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New non-profit helps Lake Park homeowners

The community of Lake Park, Iowa, stands to benefit from new forgivable housing rehabilitation loans now being offered by the Lake Park Housing Authority. (Brian Korthals/Daily Globe)1 / 2
Downtown Lake Park, Iowa, is shown in this Tuesday photo. The Lake Park Housing Authority plans to spend about half of $440,000 available to it through TIF funds for housing improvements. (Brian Korthals/Daily Globe)2 / 2

LAKE PARK, Iowa -- The Lake Park Housing Authority (LPHA), a recently formed nonprofit organization, began accepting applications Monday for forgivable housing rehabilitation loans.

By Tuesday afternoon, it had already received four applications, and Lake Park City Administrator Wade Wagoner said many more are anticipated.

The LPHA is offering two types of housing financial aid: residential rehabilitation assistance to cover material, labor and contractor costs of housing rehabilitation, as well as down payment assistance to encourage new home owners.

To qualify, applicants must meet specific county income level guidelines, although priority will be given to those with a greater need.

"For example, a single person can't have an income over $37,000 and a married couple can't have more than $50,000," explained August Scheppmann, a key player in the organization of the LPHA and owner of Natural Ventures and Scheppmann Construction and Development.

"There are lots of cases of older folks that are retired without a lot of income, and with this program, we should be able to do something for them," he added.

After five years, the loan will be forgiven if the property is not sold, transferred, rented, vacated or abandoned, or if the property is no longer the principal place of residency.

If the home is sold, for example, before the five-year anniversary, loan recipients will have to pay back a percentage of the loan, depending on how many years remaining on it.

The application process involves submitting financial information including federal tax filings, bank statements and income statements -- though Wagoner said all information submitted will be kept strictly confidential.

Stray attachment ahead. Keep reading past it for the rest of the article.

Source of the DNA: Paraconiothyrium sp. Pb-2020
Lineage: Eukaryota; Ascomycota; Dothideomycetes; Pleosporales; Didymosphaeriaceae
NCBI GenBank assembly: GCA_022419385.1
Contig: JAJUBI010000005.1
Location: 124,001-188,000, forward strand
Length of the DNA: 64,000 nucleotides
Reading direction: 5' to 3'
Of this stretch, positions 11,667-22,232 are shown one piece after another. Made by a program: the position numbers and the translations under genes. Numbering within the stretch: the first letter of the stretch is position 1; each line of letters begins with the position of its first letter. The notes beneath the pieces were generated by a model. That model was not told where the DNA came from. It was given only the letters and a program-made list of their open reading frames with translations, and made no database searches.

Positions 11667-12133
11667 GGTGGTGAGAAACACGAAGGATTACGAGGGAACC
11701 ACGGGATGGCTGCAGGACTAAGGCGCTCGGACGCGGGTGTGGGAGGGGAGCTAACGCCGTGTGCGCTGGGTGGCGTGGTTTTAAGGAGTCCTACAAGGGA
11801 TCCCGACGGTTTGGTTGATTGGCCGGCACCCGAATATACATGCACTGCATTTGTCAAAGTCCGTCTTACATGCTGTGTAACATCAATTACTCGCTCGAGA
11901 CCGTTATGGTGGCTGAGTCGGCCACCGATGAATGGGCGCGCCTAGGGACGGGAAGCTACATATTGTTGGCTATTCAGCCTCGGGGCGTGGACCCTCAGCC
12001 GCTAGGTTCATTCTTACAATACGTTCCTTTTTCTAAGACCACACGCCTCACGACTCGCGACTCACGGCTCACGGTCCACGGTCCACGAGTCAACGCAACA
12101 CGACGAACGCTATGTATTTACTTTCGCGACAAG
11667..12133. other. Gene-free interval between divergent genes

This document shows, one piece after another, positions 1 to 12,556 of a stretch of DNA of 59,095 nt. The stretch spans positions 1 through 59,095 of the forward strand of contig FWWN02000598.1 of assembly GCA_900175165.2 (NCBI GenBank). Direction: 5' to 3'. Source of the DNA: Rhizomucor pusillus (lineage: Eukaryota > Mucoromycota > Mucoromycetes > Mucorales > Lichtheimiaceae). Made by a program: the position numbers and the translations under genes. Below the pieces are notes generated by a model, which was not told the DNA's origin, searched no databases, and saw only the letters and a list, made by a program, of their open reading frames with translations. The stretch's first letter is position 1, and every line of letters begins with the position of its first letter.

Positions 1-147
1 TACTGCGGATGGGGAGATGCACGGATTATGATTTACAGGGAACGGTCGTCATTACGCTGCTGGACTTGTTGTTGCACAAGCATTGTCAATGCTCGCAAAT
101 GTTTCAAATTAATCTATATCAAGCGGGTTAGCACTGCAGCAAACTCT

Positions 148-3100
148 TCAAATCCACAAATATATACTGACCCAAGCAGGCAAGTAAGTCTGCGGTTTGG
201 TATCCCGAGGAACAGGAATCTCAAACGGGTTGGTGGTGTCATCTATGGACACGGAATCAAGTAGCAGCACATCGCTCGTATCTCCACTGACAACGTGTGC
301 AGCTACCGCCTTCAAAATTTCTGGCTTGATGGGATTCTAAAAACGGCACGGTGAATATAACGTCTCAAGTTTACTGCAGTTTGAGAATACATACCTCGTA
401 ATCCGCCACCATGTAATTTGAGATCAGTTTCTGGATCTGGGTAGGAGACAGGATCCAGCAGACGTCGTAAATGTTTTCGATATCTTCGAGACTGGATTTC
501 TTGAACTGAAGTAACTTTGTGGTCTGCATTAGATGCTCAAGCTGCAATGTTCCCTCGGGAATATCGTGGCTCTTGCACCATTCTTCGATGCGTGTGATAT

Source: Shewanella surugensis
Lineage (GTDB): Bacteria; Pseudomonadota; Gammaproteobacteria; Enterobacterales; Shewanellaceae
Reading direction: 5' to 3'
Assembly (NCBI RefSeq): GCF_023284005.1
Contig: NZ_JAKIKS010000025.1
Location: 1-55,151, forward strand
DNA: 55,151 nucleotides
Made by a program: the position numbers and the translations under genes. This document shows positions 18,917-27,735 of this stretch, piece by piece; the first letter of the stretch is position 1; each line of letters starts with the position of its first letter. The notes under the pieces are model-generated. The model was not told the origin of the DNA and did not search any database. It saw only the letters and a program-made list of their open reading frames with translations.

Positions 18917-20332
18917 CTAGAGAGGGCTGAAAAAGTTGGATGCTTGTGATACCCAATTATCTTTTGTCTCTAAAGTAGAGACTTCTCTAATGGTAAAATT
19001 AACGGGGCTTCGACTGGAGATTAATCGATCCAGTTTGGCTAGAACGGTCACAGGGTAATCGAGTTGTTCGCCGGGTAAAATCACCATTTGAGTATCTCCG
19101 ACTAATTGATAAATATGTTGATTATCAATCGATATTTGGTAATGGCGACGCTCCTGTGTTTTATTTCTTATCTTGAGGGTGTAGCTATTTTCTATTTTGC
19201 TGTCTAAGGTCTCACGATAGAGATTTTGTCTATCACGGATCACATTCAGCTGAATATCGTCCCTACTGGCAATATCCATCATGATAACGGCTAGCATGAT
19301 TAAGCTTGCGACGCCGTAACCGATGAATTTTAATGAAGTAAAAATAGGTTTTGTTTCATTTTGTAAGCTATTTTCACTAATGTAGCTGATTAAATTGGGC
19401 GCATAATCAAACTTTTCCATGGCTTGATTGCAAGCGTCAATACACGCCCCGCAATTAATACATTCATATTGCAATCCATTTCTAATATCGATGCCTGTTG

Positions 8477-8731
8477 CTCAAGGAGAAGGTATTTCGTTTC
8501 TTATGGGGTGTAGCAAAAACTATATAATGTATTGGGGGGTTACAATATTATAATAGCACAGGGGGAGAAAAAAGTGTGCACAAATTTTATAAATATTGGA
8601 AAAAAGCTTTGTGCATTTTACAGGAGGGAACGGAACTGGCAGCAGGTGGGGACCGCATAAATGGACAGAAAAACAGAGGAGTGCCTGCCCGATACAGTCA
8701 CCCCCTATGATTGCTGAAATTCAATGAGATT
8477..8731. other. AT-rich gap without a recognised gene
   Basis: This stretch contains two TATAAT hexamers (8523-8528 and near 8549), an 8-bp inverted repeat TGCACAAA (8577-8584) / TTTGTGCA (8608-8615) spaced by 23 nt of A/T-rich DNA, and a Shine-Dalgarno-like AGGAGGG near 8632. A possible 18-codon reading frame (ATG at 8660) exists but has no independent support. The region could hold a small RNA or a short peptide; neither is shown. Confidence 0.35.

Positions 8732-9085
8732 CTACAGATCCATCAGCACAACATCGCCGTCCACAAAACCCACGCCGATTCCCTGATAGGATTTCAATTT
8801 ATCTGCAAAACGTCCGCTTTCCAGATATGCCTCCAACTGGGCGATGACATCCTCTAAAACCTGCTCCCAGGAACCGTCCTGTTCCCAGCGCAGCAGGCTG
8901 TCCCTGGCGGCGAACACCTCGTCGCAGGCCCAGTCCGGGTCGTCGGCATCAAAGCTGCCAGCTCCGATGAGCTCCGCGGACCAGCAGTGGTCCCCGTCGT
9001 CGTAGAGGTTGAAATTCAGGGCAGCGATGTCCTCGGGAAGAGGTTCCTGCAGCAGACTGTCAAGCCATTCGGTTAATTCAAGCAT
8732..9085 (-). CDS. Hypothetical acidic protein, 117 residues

The primarily goal of the project is to improve the aesthetics and attractiveness of the Lake Park community, particularly the residential areas.

To reach that goal, Wagoner said the LPHA is hoping most of the housing improvement projects will be on the exterior of homes, though he said interior improvements would be considered if an application demonstrating great need is received.

"Exteriors will give the community the biggest facelift," he said. "If you're driving by someone's house, it doesn't feel like the town is improving if we use some of the money for someone's carpet rather than if we helped with new siding."

This year, the group aims to spend about half of the $440,00 available to them through the TIF funds.

"Getting applications in (to the office) is critical because it's basically on a first-come, first-serve basis," Wagoner said.

The LPHA will fund the projects through TIF districts -- a tool allowed by the state of Iowa to raise additional funding for development projects. As a part of TIF districts, 38 percent of the money raised for development projects is required to be used for low- to moderate-income housing.

The LPHA is overseen by a board of directors, of which Lance Heikens is chairperson. He said LPHA board members saw the funds raised through the TIF districts as an opportunity to improve their community.

"I've been on the city council for 14 years, and housing is something I've always seen as a need -- not only to fix up our existing stock but also the possibilities of developing new housing," he said.

"Lake Park is a great, up and coming place. ... We offer the opportunity for folks to be able to live in an awesome, small community," he added.

Wagoner acknowledged the LPHA is in its infancy and that while it is experiencing growing pains, he said the board is a "very fair and very conscious group" that will make a difference in the appearance of Lake Park.

"They are talented volunteers that have given their time and experience," Wagoner said. We have only minor expenses because there is virtually no administration cost to this so we can provide as much money back to the citizens as we can. I can't tell you how blessed Lake Park is with these volunteers."

The LPHA will continue receiving applications until May 10. The board will meet on May 18 to decide which applications will be awarded loans. While the May 18 meeting is open to the public, the board will go into a closed session once it begins discussing the financial information of applicants.

For more information, contact Wagoner at (712) 832-3004 or the Lake Park City Hall at (712) 832-3527.

Daily Globe Reporter Alyson Buschena may be reached at 376-7322.

Alyson Buschena
Alyson joined the Daily Globe newsroom staff after spending a year in Latin America. A native of Fulda and graduate of the University of Northwestern, she has a bachelor's degree in English with a dual concentration in Literature and Writing and a minor in Spanish. At the Daily Globe, Alyson covers the crime beat as well as Pipestone and Murray counties, community news and feature stories. In her spare time, she enjoys traveling, reading, and cooking. More of Alyson's writing can be found at
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